Sunday, July 18, 2010

Ireland, 2010 - The Bog

On our fourth day in Ireland we went to one of the local bogs to help our hosts load up some dried turf. Turf in Ireland is kind of like firewood is here in New England, although turf is probably not a renewable resource. Practically speaking, firewood is barely renewable in most of New England. Anyway, it's basically dead plant material that when extracted from the ground dries out nicely and burns much like charcoal briquettes.

Here's a view of the bog with the peat turf hilled up:
Freshly extruded peat:

Stacked for drying:

After initial extruding, the peat breaks up into nice stove-sized chunks:

Part of the bog where the peat is being cut. It can go down six feet or more. After the peat has been removed from a bog, the land will eventually be converted to pasture, although some local farmers told us it's still too soggy for cows:

If I have any facts wrong, I would appreciate thoughtful comments/corrections. The bog is an interesting place.

Monday, July 05, 2010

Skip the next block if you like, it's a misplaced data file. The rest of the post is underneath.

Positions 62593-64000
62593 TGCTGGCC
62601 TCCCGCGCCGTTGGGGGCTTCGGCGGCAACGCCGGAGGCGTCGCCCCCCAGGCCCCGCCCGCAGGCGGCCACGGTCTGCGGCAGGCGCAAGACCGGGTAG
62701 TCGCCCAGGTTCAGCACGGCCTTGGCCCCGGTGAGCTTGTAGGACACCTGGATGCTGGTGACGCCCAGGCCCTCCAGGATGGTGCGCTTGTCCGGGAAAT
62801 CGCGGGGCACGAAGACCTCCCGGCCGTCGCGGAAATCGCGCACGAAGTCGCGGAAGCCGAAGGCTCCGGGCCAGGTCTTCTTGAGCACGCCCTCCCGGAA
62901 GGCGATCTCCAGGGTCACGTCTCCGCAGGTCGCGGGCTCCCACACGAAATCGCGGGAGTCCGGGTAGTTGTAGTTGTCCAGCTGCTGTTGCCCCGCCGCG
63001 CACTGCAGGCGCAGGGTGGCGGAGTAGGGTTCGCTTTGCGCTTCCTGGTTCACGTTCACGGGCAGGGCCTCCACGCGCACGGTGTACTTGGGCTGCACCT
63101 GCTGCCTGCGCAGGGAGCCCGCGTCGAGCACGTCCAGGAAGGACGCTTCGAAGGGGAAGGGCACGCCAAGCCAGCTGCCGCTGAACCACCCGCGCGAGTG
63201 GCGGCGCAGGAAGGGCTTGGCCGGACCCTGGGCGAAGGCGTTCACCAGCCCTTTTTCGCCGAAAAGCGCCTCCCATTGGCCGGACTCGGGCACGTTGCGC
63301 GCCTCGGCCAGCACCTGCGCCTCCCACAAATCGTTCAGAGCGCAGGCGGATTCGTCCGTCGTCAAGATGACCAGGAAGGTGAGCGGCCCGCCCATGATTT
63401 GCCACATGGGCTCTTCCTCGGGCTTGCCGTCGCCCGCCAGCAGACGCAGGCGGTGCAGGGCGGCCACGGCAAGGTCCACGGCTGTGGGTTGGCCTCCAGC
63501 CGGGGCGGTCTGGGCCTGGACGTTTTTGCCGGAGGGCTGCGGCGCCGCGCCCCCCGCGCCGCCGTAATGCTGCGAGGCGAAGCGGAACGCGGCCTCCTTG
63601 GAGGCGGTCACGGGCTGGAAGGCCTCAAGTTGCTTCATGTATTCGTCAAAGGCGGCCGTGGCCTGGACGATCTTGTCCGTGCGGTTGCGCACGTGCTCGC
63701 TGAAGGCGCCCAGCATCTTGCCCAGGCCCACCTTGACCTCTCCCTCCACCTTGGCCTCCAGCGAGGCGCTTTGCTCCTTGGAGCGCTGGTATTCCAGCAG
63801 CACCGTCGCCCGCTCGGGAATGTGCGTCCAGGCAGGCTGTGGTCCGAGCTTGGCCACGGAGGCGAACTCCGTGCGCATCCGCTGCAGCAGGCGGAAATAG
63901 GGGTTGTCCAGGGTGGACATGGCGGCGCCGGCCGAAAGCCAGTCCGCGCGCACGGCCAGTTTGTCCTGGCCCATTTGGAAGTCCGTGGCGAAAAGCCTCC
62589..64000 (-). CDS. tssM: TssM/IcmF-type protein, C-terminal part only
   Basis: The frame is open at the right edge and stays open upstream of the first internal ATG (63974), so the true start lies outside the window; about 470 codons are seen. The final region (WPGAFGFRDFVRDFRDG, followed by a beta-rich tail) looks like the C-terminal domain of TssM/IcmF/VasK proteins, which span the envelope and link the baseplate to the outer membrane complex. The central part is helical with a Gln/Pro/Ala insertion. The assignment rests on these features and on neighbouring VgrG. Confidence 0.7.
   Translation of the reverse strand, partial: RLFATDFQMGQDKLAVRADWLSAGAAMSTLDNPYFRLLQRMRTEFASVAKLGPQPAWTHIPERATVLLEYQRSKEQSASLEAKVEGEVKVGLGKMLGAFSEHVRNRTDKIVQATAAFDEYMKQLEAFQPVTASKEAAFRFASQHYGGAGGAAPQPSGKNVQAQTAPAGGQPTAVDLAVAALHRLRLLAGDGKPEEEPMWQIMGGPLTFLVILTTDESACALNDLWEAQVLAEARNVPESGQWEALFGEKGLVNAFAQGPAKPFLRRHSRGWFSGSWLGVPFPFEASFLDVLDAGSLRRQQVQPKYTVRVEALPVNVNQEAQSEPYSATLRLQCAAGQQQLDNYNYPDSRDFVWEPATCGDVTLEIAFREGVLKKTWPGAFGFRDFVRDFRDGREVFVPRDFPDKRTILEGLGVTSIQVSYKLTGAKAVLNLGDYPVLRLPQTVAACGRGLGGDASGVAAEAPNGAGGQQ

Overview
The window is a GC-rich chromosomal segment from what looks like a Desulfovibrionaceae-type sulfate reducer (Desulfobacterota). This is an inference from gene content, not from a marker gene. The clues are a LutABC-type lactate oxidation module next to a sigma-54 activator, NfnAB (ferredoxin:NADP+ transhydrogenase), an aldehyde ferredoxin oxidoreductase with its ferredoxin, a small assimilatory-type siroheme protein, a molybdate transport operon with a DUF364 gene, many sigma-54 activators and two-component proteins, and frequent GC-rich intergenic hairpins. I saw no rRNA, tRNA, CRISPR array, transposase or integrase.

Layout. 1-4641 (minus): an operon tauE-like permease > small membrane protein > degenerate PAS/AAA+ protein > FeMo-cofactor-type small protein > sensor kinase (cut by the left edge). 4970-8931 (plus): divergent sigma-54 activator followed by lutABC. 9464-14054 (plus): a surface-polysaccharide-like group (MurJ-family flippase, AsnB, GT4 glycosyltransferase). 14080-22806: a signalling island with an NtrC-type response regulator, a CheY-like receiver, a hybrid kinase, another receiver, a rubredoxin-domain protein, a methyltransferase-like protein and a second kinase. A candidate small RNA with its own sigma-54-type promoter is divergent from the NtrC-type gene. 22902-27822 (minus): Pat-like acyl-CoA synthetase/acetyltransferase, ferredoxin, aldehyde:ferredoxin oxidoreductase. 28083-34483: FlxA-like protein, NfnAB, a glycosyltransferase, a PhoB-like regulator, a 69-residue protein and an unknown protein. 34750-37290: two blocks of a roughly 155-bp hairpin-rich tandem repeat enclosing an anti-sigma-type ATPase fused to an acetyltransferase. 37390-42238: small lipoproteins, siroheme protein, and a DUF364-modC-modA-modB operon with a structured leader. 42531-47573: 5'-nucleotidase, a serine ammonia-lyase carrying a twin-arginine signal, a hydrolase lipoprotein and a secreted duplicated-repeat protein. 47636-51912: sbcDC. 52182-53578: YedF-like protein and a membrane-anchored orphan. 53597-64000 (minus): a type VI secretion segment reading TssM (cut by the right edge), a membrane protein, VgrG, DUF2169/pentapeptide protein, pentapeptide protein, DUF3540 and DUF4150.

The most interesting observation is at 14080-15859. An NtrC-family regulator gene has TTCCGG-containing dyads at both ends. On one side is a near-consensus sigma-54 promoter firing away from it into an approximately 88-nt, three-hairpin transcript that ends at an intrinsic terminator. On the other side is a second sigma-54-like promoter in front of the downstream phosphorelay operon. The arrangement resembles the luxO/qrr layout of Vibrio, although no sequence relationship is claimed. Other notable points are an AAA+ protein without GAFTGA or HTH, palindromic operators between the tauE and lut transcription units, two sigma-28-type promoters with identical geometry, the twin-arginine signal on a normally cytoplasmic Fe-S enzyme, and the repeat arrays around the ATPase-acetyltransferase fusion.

Knappogue Castle

Knappogue Castle is a popular attraction in County Clare and host to regular "Medieval Night" dinners. Built in 1467, it has a long and varied history. After having been owned by a local farmer in the 1920's, it was acquired in 1966 by Mark Edwin Andrews of Houston Texas, and restored to it's present state. There are a few in-depth histories of the castle on-line, and they are well worth reading.

Here is a view of the tower from the court-yard:

A doorway leading to the banquet hall:

Nice lighting through-out. Maybe next time, we'll visit at night, when everything is lit up as it would have been 500+ years ago...

Window in the great room.

The great room.

View from the gardens, which probably would have looked a lot better if not for the severe Irish winter of 2009-10, which killed off a lot of hedges and plantings.

Next up: Some Irish beaches.